6

First calculate the probability that no aces are dealt to 6 players (12 cards): Prob of no aces 48/52 * 47/51 * ..... * 37/41 = 0.3376 = 33.8% Therefore the probability of at least one ace being dealt is given by 1 - 0.3376 = 0.6624 = 66.24% The probability of 1 and only 1 Ace being dealt is given by: 12 * 4/52 * 48/51 * 47/50 * ... * 38/41 = 0.4379 = ...


6

There are five board cards in hold'em. Since you start with two known cards, there are 50 unknown. That means there are 50x49x48x47x46 ways the board can come. Since the order of the cards on the board doesn't matter, divide that by the number of ways 5 cards can be arranged (120), that's 2118760 total distinct boards. There are 47x46/2 of those boards that ...


6

I have over 1M hands in my poker database and everything holds true for the RnG of any site. Stats I can look up are frequency I get hands like AA and odds of calling and shoving all in's. Everything is fine and well within the norm. The RnG is the same for all, there are no juiced hands. As vlzvl says if you lose regularly then the only person to blame is ...


5

Say that we decide to bet on coin flips. In the first case, I will give you $1 every time that it is heads, and you will give me $1 every time that it is tails. Simple logic will tell you that since 1/2 of the time I owe you $1 (heads) and the other 1/2 of the time you owe me $1 (tails) that if we flip the coin enough times, it will even out. In this ...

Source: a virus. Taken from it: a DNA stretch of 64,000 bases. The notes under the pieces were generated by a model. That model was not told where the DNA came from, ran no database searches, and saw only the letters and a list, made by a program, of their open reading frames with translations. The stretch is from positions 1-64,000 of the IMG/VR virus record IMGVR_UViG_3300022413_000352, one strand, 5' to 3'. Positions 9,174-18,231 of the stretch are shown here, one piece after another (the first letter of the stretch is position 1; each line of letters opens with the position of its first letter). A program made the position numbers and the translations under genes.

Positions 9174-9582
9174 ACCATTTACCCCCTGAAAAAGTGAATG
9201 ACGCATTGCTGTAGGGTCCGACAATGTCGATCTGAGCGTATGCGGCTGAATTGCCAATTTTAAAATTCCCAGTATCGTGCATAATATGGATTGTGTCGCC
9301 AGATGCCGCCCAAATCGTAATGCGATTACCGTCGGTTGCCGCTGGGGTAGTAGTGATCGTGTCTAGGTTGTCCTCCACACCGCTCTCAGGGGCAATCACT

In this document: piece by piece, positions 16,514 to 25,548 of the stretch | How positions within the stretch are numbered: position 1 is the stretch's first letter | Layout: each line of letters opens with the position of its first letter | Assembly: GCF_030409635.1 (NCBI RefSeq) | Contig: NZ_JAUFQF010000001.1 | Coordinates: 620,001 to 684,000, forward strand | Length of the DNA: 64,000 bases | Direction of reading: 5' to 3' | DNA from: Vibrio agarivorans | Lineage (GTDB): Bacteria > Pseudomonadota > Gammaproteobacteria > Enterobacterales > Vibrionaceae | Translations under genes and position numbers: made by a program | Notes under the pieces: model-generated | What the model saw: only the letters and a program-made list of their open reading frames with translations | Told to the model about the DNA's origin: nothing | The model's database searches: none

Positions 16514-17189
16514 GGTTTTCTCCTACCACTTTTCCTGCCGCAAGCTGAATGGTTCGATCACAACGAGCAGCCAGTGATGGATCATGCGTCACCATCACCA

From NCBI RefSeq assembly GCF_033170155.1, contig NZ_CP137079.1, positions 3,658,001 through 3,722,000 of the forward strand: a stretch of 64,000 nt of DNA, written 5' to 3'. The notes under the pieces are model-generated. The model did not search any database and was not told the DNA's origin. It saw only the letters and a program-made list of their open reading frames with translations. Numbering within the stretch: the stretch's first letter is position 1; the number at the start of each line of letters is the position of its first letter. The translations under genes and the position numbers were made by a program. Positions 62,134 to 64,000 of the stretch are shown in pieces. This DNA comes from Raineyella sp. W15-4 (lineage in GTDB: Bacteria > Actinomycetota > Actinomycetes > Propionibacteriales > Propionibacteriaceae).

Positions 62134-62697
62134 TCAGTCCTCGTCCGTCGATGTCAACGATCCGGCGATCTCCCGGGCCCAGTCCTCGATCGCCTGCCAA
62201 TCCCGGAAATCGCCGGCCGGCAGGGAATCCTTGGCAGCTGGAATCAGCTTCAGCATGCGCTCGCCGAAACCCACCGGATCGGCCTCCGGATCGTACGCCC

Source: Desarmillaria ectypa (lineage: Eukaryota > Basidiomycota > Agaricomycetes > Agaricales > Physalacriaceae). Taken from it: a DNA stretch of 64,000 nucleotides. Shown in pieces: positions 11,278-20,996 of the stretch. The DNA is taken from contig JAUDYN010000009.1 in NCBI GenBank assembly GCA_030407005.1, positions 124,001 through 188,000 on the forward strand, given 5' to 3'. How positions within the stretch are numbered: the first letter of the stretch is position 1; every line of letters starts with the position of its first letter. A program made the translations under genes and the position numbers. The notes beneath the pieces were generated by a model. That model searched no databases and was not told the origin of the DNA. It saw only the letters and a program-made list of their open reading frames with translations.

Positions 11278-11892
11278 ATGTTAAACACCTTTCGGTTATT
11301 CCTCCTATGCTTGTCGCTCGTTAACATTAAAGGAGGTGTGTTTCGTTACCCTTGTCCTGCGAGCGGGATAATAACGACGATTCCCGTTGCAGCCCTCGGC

5

You can only lose the low hand if you get counterfeit (when a low card hits the board that also pairs one of your low cards), so that you don't hold the nut low on the river anymore. If there is a low hand possible, and no A or 2 on the board, you always have the nut low. At worst, you will split the low pot if someone else also has a A2XX hand. With that ...


5

Definitely yes, its worth it. For example: you play MTTs, in the middle of tournament, and you've got a decent stack of chips (not short stacked). Blinds are going high, and a lot of short stacked players will start going all in. And that's where poker math comes into play. Its the best time to increase your stack by doing some calls, if odds / pot odds are ...


5

In the big scheme of things at the poker table there are upsides and downsides to math, as well as with intuitive play. For the sack of clarity, generally speaking intuitive play is doing what you feel is right, and mathematical play is what you figure out is right based on a range of factors. Neither is a strategy, they are how you approach the game. The ...


5

I'll give you my perspective as someone who has abandoned cash games in favor of only doing live MTTs. I think a lot of this will depend on your current level of experience and your game will change over time. Of course, you need to be sound in things like picking your pre-flop hands, but these are some things that I know I need to work on for my tourneys: ...


5

I think it's important to not try to bite off too much at once. You're right that you have a lot of options, but focusing on one thing and really attacking that is IMO always going to be more productive than a casual perusal of a variety of topics. You might want to look at some of the online coaching sites like CardRunners, Run It Once, or Tournament Poker ...


5

A♠ 2♠ 3♠ 4♠ 5♠ 6♠ 7♠ 8♠ 9♠ T♠ J♠ Q♠ K♠ You need to use a T